Guacamayos Ridge Trail: July 28, 2009

The climate has been monotonously beautiful in the highlands, so I figured it was time to hit the eastern slope for some rain and fog, and hopefully a few good birds. As the Guacamayos Ridge Trail never disappoints for foul weather, and only occasionally for the subtropical or temperate forest rarity, it seemed like the perfect destination for a day trip. Leaving Quito at about 4am, I arrived at the recently remodeled trail entrance at daybreak with clear skies to the east. It might have been the coffee, but there's a mysterious quality to this site that gives me the jitters, as if any moment I might see something strange and wonderful, and I headed across the ridge with more than the usual anxiety and trepidation.

Within minutes I was onto my first mixed flock of the day, calming myself down with good looks at the Black-Capped Hemispingus, whose bold facial patterning was still obvious in the dark understory. After becoming reacquainted with the soft clucking call of the showy Grass-Green Tanager, I moved on to a boisterous group of Northern Mountain-Caciques that were feeding in the canopy of a large fruiting tree. Despite it being a common montane forest bird on the eastern slope, I stayed with the caciques hoping that they would attract the attention of a more spectacular frugivore, such as the Black-Billed Mountain-Toucan. Sure enough, I suddenly noticed a massive gray bird flying about, locating it at a significant distance as it perched momentarily, the Dusky Piha. As big as the Turquoise Jay but uniformly gray, this unexciting cotinga wasn't what I was waiting for, but nonetheless it was still a lifer for me.

After disturbing a pair of Andean Guans feeding near the trail, I was interrupted by one of the park guards controlling this entrance to the Antisana Reserve. After collecting my entrance fee, he showed me a recent stakeout for the Andean Potoo, which unfortunately wasn't on this particular roost. Continuing ahead in the gathering fog and windy conditions, I encountered another flock, much larger than the two previous. Approaching the fast-moving storm of tanagers, flycatchers, and furnariids, I startled what appeared to be a woodcreeper on the trunk of a nearby tree; it flushed to a neighboring trunk and fastened there without moving for five minutes. Ignoring the flock around me, I focused in on this bird whose bold facial pattern reminded me more of the Greater Scythebill than any woodcreeper at this altitude; indeed, the bird clearly had the broad black malar streak with a white superciliary. The only problem was that this bird didn't have an incredibly long decurved bill. Fortunately, I resolved this problem immediately upon turning away, where an enormous adult Greater Scythebill was moving up another trunk with a huge tarantula pinched at the end of its extravagantly shaped bill. It took some searching about, but after calling intimately a few times, the adult finally located the juvenile and fed it the spider before continuing to forage.

Shocked, I had to decompress for a while after this encounter, the scythebill being one of the rarest birds I had ever seen. The Guacamayos Ridge Trail is definitely the site to find this bird, though, as Mitch Lysinger of Cabañas San Isidro fame had once wisely instructed me to keep my head down and my gaze low as flocks moved overhead if I wanted a chance of seeing it, which hitches along trunks like any woodcreeper but usually is buried deep withing mossy clusters or bromeliads using its bill to great advantage as it surprises well-hidden arthopods. My depressingly poor photographs killed the buzz a bit, but I was soon back on my feet, rounding the next bend in the trail to meet a group of Slaty-Backed Chat-Tyrants gleaning at eye-level near a patch of Chusquea bamboo. These attractive flycatchers have proven particularly difficult to track down, so I spent a long while in their company before continuing on as it started to rain.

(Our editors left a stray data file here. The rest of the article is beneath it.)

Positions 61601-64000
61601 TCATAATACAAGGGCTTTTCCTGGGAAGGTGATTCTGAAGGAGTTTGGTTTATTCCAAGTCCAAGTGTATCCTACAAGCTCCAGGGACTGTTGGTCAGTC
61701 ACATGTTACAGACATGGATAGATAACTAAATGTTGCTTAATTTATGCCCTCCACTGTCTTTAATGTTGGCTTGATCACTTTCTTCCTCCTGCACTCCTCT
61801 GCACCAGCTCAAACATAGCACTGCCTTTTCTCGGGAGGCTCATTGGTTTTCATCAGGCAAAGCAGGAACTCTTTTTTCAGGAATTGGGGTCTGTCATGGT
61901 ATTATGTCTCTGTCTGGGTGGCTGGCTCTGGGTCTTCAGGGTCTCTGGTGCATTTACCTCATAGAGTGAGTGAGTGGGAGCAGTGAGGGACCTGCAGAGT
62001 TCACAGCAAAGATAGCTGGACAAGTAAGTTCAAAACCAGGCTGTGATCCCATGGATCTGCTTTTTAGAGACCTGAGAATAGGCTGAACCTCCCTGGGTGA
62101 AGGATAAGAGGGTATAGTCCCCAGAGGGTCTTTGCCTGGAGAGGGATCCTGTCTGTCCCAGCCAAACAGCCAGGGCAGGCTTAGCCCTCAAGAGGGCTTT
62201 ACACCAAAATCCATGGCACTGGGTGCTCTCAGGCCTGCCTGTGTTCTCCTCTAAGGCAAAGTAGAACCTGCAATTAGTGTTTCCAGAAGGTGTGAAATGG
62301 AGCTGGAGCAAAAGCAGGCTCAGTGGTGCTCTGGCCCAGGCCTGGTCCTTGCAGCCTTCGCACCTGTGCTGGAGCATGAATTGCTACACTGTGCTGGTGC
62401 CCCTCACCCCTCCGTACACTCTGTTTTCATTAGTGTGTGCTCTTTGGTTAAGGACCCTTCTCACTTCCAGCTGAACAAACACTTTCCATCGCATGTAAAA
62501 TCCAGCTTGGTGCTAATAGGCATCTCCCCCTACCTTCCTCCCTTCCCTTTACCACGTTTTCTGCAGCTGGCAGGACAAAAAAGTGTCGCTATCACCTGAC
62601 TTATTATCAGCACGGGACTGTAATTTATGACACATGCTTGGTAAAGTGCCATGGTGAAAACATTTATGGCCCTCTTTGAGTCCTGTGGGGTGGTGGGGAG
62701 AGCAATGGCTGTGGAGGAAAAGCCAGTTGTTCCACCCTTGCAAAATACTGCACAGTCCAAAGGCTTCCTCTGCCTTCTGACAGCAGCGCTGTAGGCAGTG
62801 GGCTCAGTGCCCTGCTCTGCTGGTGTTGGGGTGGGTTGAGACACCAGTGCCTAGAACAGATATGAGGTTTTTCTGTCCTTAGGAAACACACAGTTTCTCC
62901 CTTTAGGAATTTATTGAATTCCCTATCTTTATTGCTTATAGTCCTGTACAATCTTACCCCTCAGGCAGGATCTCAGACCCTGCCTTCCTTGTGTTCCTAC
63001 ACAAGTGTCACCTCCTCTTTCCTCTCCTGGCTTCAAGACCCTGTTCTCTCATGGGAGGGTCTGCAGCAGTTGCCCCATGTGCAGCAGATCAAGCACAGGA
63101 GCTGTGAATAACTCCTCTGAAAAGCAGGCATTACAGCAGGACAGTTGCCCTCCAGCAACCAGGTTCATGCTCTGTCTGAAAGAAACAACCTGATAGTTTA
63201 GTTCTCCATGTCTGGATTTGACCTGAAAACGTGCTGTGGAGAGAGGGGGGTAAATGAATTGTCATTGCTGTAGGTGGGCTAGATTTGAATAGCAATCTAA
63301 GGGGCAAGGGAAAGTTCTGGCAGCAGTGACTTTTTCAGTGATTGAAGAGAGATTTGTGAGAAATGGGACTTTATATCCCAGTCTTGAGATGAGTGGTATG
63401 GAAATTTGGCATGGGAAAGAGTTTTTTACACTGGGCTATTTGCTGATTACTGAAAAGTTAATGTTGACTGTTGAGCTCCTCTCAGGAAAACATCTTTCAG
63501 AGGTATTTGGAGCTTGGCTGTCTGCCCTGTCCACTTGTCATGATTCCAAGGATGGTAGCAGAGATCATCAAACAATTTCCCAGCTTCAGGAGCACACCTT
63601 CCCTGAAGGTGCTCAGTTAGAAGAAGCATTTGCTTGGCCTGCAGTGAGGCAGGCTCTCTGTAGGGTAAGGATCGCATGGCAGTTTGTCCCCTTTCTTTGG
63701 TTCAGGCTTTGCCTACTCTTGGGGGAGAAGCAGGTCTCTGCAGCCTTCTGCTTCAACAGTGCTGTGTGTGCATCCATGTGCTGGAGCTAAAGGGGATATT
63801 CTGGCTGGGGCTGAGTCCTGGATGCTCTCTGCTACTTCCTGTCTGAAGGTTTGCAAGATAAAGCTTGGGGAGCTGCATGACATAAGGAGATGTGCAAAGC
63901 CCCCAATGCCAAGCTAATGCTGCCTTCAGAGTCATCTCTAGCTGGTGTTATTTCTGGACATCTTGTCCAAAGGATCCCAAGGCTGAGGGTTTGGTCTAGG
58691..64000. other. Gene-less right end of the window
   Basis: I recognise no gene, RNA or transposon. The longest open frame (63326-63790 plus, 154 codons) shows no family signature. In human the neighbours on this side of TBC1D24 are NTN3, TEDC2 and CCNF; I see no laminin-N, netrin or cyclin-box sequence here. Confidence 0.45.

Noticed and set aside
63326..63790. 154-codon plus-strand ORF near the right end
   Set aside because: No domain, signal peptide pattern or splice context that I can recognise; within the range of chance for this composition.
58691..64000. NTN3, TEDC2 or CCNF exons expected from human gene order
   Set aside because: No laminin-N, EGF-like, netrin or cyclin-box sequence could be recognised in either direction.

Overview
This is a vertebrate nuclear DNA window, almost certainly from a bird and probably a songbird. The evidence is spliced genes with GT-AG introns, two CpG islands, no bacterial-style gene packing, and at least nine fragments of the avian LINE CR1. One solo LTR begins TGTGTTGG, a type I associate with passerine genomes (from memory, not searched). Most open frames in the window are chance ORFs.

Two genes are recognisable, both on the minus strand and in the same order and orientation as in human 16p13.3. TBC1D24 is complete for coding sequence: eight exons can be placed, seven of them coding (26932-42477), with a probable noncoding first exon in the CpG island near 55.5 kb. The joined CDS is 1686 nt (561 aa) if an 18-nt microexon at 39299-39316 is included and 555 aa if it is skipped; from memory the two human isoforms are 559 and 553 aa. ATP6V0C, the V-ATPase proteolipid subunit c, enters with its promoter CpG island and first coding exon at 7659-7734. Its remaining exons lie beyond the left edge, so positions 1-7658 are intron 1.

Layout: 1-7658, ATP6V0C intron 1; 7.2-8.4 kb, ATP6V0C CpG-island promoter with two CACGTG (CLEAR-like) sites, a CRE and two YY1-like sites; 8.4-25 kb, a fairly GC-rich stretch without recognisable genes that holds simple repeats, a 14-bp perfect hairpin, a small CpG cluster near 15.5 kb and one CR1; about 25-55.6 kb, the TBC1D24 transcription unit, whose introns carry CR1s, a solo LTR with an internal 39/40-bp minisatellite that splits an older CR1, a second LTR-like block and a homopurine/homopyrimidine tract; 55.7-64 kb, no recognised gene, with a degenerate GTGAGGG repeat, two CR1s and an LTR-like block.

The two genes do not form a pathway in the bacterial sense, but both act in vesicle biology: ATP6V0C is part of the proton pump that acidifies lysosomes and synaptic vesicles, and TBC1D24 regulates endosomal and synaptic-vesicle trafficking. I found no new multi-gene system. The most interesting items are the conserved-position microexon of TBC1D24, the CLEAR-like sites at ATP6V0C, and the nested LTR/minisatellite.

Umbrella in hand, I spent the next six hours trudging down to the pipeline and back, successfully lining up only a few birds in my binoculars as I eventually became soaking wet from the waist down. Happily, a Black-Billed Mountain-Toucan came in momentarily as it responded to playback, and an Olivaceous Piha was noted several times as it trailed after a mixed flock. Most rewarding, though, was a Slate-Crowned Antpitta that hopped up to a branch directly in front of me as I waited for a group of noisy wrens to surface from some thick undergrowth; we stared at each other for a few seconds before it dematerialized. After taking a hot cup of coffee in the car, I drove back to Papallacta to meet Aimee at the thermal baths, stopping once at Guagrayacu, just before the police check, for this beautiful male Torrent Duck.

Notable birds seen: Torrent Duck, Andean Guan, Collared Inca, Long-Tailed Sylph, Black-Billed Mountain-Toucan, Powerful Woodpecker, Greater Scythebill, Slate-Crowned Antpitta, Unicolored Tapaculo, Spillman's Tapaculo, Handsome Flycatcher, Slaty-Backed Chat-Tyrant, Barred Becard, Green-and-Black Fruiteater, Olivaceous Piha, Dusky Piha, Rufous Wren, Black-Capped Hemispingus, Northern Mountain-Cacique.

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